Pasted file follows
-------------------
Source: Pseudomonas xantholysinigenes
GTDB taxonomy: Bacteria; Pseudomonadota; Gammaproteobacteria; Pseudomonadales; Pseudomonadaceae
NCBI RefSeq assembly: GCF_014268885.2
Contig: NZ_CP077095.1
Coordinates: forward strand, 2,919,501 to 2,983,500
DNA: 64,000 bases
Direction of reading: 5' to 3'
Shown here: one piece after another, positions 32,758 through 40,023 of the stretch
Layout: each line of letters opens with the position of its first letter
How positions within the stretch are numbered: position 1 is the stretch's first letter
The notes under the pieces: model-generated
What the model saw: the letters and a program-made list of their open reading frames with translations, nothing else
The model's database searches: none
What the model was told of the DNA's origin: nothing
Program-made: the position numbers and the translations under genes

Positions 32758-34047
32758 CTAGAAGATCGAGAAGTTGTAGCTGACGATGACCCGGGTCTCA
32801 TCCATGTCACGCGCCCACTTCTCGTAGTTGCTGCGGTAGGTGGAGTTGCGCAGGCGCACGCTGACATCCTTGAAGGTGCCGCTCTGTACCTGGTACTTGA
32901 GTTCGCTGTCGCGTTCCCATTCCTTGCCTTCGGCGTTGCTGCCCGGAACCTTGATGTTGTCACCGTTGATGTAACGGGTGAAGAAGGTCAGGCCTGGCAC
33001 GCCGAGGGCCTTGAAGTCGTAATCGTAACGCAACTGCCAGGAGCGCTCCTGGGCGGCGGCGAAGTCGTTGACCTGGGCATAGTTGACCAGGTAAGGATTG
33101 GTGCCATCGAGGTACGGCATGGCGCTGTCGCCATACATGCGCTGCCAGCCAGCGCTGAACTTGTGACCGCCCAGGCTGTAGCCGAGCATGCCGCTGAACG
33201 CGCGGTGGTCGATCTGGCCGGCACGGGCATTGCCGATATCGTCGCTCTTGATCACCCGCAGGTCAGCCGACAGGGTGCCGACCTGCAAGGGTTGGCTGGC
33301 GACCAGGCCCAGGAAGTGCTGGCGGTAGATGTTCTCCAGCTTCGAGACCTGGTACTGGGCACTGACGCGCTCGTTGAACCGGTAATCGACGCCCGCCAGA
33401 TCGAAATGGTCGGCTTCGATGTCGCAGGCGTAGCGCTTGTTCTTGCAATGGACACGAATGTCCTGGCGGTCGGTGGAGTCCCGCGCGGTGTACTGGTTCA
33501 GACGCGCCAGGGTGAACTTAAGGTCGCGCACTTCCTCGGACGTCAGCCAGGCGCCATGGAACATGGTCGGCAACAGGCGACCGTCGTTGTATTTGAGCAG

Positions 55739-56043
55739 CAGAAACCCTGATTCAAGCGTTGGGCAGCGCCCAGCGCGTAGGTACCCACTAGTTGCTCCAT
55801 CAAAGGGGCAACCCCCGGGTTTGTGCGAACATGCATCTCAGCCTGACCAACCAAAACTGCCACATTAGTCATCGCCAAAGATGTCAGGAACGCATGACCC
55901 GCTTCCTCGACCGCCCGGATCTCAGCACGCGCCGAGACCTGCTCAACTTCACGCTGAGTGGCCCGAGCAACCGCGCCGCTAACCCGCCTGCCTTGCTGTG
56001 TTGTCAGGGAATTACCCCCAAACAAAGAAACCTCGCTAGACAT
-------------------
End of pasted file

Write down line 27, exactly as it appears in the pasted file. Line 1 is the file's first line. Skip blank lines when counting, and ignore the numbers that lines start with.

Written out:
55739 CAGAAACCCTGATTCAAGCGTTGGGCAGCGCCCAGCGCGTAGGTACCCACTAGTTGCTCCAT